The Skye boat song

Speed bonnie boat, like a bird on the wing,
Onward, the sailors cry
Carry the lad that's born to be king
Over the sea to skye

Loud the winds howl, loud the waves roar,
Thunder clouds rend the air;
Baffled our foe's stand on the shore
Follow they will not dare

Though the waves leap, soft shall ye sleep
Ocean's a royal bed
Rocked in the deep, Flora will keep
Watch by your weary head 
Many's the lad fought on that day
Well the claymore could wield
When the night came, silently lay
Dead on Culloden's field

Burned are our homes, exile and death
Scatter the loyal men
Yet, e'er the sword cool in the sheath,
Charlie will come again.

 

Words by Sir Harold Boulton,1884. Music by Annie MacLeod. Charles Edward Stewart, the Young Pretender, was routed by the Duke of Cumberland on Culloden Moor in 1745. Aided by a Jacobite heroine, Flora MacDonald, Bonnie Prince Charlie escaped to the island of Skye in the inner Hebrides. He was finally taken by a French vessel to Morlaix on the coast of Bretagne. The first half of the tune is said to be an old sea shanty; the other half is traditionally attributed to Miss MacLeod.  Read more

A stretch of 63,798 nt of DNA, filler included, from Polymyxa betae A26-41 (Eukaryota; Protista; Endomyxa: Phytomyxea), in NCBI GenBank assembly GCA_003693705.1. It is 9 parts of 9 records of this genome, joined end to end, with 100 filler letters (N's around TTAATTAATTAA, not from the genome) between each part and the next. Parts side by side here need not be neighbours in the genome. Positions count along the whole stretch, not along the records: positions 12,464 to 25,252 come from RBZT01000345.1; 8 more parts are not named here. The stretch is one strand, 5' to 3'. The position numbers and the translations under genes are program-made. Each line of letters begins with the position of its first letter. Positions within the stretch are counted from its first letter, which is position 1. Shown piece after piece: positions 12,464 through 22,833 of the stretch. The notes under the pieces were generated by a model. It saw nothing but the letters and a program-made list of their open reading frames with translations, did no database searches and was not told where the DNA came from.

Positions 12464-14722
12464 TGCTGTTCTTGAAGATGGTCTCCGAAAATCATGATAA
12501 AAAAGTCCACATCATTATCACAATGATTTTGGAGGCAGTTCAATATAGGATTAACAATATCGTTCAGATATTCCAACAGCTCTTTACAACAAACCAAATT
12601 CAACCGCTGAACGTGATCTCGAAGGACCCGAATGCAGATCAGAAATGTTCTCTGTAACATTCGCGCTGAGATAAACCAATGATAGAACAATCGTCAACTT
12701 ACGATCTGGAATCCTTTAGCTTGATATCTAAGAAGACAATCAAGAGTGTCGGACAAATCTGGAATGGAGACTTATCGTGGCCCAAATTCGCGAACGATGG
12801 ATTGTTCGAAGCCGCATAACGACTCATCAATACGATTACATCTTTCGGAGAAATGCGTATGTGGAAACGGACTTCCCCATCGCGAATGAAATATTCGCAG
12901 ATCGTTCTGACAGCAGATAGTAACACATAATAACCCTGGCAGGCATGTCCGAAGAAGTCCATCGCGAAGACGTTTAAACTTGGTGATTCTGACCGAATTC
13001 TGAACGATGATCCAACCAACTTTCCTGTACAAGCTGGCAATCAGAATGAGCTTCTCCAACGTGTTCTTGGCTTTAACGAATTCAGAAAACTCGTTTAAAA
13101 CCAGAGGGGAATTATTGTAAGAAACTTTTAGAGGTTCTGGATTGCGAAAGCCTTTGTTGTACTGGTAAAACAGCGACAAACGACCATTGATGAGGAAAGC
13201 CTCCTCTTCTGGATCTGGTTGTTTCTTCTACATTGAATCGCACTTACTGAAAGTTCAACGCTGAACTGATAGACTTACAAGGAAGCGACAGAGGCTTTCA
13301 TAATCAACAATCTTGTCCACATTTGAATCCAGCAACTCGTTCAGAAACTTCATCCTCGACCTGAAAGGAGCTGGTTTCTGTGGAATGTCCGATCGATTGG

I can never get enough of folk music. This song brings me way back to my young days at Medway St. hostel in London, when I belonged to a folk-group. I learned to play the Skye boat song on my first Cortez Spanish guitar. I loved doing the high harmony parts. I’m reminded of Jenni Armstrong, who was a very gifted singer and musician. For one who looked so delicate, she had such a powerful, hauntingly, pure deep voice. I loved bouncing off her voice with the harmonies. Jenni was very advanced in music, as too was Sr. Ellen, who had a beautiful voice, that would bring tears to my eyes. There was also a terrificily gifted Welsh traditional singer. We were always fascinated with the way Jane Roberts  twisted her tongue to the sounds of the Welsh language. I learned some lovely Welsh songs. There were other talented singers and players in the group. There was a Portugese student temporary staff member called Ana-Maria. We were often to be seen together with our heads stuck deep into the Joan Baez song book trying to decipher the Americanised lingo. There would also be uproarious laughter all around, when we tried desperately to sing a French creole song that had sexual connotations. In fact, it wasn’t really a laughing matter, as the song was about sexual abuse. We didn’t understand, but some of the others in the group did, including Sr. Ellen. They were laughing at us not understanding, not the abuse element. Sex abuse would have been unspoken. She would teach us how to pronounce Spanish words properly. We sang in various languages. I always looked forward to folk-choir practices every Wednesday night at St. Louises’. It’s such a pity that I do not have one happy memory of times spent in Goldenbridge. It would have served the religious better to have made an impression on our young minds. No, that was never to be. I’m thankful that there were memorable times, despite not having the comforts of a warm family to go to at holiday time. The group had a very stabling effect on me, as they mostly came from very secure family environments, and it rubbed off. Jenni even invited me to her home in Farnborough, Hants. Her mother was very kind to me. I was never able to talk about myself. My past was a well-kept secret. I realise now, that they must have known more about me than I knew than me, as my behaviour patterns were not exactly that of a person who came from a happy home, but, rather, of one who was lost and forlorn. Being alone in the world is one of the most painful things.